• Only I Can Kill Him: Only the main character can kill the Big Bad. Anyone else who tries will be curb stomped.
        • The Only One Allowed to Defeat You: Contriving to make it all about these two guys, the good guy and the bad guy.
        • nba10号"Open!" Says Me: When met with an unyielding door lock, one of the heroes will just blast it off or break down the door.
        • Opt Out: Where a character decides not to take part in the climactic final battle and leaves.
        • Out-of-Character Alert: The villain has captured someone and sends a message in their name to their family or friends. However, something in the message is obviously something that the capturee would never have written.
        • Out of Sight, Out of Mind: Where something is "destroyed" by just throwing it off-screen.
        • Outrun the Fireball: Warning: Not recommended for those of us actually occupying real life.
        • Outside Ride: Where somebody hops on the top or side of a car as it's moving.

        • Packed Hero: A Conveyor Belt o' Doom run results in the hero passing out the other end as a package.
        • Paper-Thin Disguise: An extremely transparent disguise that anybody in their right mind could see through, yet the on-screen characters can't.
        • Le Parkour: A discipline which emphasizes getting from point A to point B in a straight line, even if that line goes around, under, or over obstacles. It's also really cool.
        • Passing the Torch: The Hero formally hands over his heroing business to a new guy.
        • Paying for the Action Scene: A character gets into a fight in a private establishment and pays for the mess he/she left behind.
        • Percussive Prevention: Stopping someone from doing something stupid by knocking them out and then doing it yourself.
        • PG Explosives: When something explodes, the violence remains but all the blood and gore is removed.
        • Pin-Pulling Teeth: Few things are more badass than using your teeth to yank the pin from a grenade before tossing.
        • Pit Trap: A hole in the ground that's somehow covered up so as to blend in with the surrounding terrain.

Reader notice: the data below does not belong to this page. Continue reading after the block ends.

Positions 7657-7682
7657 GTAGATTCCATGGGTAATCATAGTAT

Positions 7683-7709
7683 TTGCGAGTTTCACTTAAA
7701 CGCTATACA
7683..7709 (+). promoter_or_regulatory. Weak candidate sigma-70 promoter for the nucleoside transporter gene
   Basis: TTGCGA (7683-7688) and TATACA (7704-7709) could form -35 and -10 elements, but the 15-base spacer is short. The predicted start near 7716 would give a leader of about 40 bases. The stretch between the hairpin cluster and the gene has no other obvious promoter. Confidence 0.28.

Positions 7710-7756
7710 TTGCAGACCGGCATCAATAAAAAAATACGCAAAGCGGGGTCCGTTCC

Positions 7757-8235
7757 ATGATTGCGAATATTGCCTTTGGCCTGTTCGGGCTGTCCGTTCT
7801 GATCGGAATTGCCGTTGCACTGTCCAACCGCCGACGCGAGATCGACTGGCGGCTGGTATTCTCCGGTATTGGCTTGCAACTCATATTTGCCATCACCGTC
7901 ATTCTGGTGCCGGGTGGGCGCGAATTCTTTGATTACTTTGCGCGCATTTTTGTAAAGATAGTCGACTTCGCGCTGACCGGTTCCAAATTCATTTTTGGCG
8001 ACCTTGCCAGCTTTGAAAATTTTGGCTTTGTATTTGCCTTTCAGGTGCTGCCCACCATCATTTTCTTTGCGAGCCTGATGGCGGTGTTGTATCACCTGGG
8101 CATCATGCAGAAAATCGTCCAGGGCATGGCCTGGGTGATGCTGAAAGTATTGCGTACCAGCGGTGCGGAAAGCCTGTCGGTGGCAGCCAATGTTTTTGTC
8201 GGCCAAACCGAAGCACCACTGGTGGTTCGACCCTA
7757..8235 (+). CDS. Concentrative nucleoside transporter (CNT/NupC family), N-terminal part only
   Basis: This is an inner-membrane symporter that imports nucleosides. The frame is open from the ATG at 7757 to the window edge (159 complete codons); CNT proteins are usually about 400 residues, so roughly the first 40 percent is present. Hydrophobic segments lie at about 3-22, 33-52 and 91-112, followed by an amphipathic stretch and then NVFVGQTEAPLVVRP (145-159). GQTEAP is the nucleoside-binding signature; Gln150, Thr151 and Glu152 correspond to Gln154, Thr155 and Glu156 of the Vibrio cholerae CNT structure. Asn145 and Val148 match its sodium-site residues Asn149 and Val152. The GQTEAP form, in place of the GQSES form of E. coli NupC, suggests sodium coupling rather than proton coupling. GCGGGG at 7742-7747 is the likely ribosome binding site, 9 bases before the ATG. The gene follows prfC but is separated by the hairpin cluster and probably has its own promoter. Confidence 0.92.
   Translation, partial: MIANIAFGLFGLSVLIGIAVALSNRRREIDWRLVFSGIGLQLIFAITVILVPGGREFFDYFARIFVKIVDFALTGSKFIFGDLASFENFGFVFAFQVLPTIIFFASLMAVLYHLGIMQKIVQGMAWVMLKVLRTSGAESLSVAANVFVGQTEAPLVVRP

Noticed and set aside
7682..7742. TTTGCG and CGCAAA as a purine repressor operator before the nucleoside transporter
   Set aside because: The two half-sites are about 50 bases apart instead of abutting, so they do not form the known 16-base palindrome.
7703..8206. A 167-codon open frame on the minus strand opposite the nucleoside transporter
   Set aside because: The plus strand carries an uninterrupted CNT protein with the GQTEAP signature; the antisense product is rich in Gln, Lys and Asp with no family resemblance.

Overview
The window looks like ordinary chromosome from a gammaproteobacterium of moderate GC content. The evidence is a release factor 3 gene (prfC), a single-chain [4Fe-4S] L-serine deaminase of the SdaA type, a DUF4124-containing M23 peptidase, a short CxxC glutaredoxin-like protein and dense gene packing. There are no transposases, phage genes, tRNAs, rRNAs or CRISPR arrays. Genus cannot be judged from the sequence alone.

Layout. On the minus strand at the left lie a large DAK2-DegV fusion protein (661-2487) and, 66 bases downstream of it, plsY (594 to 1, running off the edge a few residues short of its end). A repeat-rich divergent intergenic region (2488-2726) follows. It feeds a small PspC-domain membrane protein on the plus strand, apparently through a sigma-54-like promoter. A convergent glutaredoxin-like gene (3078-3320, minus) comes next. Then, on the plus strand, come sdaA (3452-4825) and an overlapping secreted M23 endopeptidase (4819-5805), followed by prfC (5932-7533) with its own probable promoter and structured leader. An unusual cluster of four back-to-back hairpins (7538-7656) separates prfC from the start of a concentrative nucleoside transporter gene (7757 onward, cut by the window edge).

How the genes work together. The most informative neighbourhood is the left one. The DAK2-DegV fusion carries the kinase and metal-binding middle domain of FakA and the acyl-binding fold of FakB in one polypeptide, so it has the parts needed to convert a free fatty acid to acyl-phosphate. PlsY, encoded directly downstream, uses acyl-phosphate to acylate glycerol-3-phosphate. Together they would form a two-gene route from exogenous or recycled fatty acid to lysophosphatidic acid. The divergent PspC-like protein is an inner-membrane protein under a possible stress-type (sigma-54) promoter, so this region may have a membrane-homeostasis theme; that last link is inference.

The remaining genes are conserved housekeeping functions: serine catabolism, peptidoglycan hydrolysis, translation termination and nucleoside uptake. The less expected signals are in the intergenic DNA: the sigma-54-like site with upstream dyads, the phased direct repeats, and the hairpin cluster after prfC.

• Plucky Middie: A protagonist in a story set aboard a sailing ship who's a young, brave teenager sailing into adventure.
        • Plummet Perspective: It's a long way down if the hero falls.
        • nba10号Powder Trail: A trail of gunpowder left on the ground as a makeshift fuse to blow up stuff.
        • The Precarious Ledge: A character moves along a very high ledge to get from point A to point B.
        • The Precious, Precious Car: A jerk has a car which he loves and absolutely refuses to let anyone touch. It will either be stolen, destroyed, or both.
        • Protect This House: The hero's home comes under attack.
        • Protected by a Child: Where the hero can't get to the villain to administer smackdown because a child is in the way, protecting him.
        • Protectorate: A specific person, place, or thing, or set thereof, which our hero is responsible for defending.
        • Punch! Punch! Punch! Uh Oh...: In a fistfight, one character delivers a set of rapid-fire punches into the other one's gut, only to have him smile and start delivering serious violence.
        • Punched Across the Room: In movies and videogames, punches and kicks send you flying, usually in the direction of something breakable.
        • The Purge: When a villain takes over a big company or government, the first thing he does is start ordering the deaths of quite a lot of people.

        • Quicksand Sucks: Dip a toe into quicksand, and suddenly you get sucked down to the bowels of the earth!

        • The Radio Dies First: A two-way radio is put out of commission to allow the plot to proceed.
        • Railroad Tracks of Doom: Any time you see railroad tracks, a train will appear, usually giving a character a near-death, suspenseful miss.